Japanese heavy equipment company Kubota has unveiled a prototype of an unmanned agricultural tractor. The new machine, designed to make farmers’ work easier, has been named the X Tractor, according to the company.
Since 2016, Kubota has been participating in the government’s farmer support program. The program involves the gradual replacement of retiring agricultural workers with 20 different types of robots, including a machine for sorting ripe and overripe peaches during harvest.
The Japanese Ministry of Agriculture estimated that the median age of farmers in Japan was 67 in 2016. At the same time, the average age of farmers in the world was estimated at 60 years. As farmers retire, fewer and fewer able-bodied people remain in agriculture, threatening a food crisis.
As part of a government program, Kubota is developing an unmanned tractor and a lightweight exoskeleton that will make it easier for farmers to harvest and carry containers of fruits and vegetables. Japanese companies Iseki, Yanmar and Hitachi also participate in the government program.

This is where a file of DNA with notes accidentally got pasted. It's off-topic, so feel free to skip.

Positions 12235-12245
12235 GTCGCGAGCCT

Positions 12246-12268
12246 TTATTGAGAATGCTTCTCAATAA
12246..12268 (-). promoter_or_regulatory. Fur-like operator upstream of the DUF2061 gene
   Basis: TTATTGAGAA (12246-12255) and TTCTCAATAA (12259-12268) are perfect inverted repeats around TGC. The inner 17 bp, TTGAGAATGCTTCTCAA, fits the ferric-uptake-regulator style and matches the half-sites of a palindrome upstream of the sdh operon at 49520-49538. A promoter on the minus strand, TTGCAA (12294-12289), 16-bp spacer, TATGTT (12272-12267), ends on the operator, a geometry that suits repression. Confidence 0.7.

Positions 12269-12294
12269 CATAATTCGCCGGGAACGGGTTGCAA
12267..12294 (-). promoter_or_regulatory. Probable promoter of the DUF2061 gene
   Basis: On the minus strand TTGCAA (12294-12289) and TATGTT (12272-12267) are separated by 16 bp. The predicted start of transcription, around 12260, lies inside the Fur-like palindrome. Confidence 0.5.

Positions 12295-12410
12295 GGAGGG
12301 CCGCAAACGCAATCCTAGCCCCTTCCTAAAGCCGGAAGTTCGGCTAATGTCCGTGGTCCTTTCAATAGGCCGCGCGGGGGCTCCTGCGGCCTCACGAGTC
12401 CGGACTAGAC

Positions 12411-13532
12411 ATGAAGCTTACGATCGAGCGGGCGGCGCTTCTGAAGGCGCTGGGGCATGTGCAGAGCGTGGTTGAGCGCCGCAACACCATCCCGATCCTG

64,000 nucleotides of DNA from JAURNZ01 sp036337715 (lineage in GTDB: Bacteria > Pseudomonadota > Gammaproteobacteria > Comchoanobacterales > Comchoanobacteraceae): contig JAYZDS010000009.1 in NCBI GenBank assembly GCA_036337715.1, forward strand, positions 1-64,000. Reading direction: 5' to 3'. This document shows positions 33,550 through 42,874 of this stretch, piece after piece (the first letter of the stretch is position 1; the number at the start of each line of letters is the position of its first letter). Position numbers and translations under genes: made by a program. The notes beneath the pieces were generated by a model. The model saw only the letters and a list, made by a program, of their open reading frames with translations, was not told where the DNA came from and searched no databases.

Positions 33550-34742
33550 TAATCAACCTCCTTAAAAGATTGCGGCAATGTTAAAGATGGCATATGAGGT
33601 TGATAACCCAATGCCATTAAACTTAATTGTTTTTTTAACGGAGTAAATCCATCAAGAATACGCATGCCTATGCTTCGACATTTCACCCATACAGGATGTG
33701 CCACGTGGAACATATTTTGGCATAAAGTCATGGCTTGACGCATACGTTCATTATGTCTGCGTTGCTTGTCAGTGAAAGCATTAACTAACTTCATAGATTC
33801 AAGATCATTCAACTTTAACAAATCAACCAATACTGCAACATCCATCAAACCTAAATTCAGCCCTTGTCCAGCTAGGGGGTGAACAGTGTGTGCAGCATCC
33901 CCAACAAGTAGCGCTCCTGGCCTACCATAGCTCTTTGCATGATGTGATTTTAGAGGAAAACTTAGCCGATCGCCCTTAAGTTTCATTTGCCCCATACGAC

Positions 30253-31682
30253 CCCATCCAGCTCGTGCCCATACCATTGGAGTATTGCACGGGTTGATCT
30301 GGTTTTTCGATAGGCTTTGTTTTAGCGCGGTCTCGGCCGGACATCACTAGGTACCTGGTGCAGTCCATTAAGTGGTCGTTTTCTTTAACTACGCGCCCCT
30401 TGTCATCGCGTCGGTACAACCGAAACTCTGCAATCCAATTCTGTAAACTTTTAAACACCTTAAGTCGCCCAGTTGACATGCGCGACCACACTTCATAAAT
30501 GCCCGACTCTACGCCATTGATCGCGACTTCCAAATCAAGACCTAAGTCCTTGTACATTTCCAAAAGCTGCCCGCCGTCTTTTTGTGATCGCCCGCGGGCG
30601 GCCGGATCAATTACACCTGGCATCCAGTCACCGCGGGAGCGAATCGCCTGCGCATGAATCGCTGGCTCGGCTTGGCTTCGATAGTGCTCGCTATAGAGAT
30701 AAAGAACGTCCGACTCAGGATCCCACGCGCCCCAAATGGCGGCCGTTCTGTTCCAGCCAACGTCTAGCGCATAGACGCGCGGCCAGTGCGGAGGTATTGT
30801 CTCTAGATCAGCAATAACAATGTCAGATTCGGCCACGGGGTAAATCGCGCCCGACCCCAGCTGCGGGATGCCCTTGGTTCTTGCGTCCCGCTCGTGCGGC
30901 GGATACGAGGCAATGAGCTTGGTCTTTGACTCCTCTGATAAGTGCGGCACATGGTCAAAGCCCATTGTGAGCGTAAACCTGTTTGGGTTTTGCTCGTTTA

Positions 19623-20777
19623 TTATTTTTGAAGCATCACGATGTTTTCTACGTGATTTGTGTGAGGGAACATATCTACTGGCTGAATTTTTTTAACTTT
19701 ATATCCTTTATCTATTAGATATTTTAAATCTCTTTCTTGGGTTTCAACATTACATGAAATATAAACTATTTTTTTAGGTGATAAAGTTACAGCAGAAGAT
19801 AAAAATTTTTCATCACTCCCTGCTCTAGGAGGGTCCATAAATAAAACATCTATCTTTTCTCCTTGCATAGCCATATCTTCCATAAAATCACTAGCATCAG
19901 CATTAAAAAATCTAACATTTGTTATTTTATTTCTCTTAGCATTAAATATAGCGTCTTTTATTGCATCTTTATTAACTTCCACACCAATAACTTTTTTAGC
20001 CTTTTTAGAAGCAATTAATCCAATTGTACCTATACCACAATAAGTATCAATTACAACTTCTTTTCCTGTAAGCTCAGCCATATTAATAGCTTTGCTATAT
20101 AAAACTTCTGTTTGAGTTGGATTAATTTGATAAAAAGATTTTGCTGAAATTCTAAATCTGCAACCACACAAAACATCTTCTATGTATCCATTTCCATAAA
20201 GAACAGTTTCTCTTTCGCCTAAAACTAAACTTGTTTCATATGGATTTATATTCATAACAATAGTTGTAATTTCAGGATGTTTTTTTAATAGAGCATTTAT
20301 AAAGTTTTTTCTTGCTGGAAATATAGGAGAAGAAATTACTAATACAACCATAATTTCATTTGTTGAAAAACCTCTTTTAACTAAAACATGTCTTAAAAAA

The unmanned tractor X Tractor received four tracked modules with independent drive motor wheels, several cameras and a satellite navigation system. The machine is capable of independently moving through various kinds of fields, including rice fields. The tractor is capable of varying ground clearance over a wide range.
The developers claim that the tractor’s artificial intelligence system is able to independently assess the growth of plants and determine the time for planting, harvesting or plowing the land. Other details about the new car were not disclosed. Kubota also did not specify when exactly X Tractor will be on sale.
In 2017, specialists from the British research project Hands Free Hectare conducted an experiment, during which a full cycle of field work was carried out on an experimental field using robots: they sowed a field with wheat, and then harvested. All these works were carried out under remote supervision by people.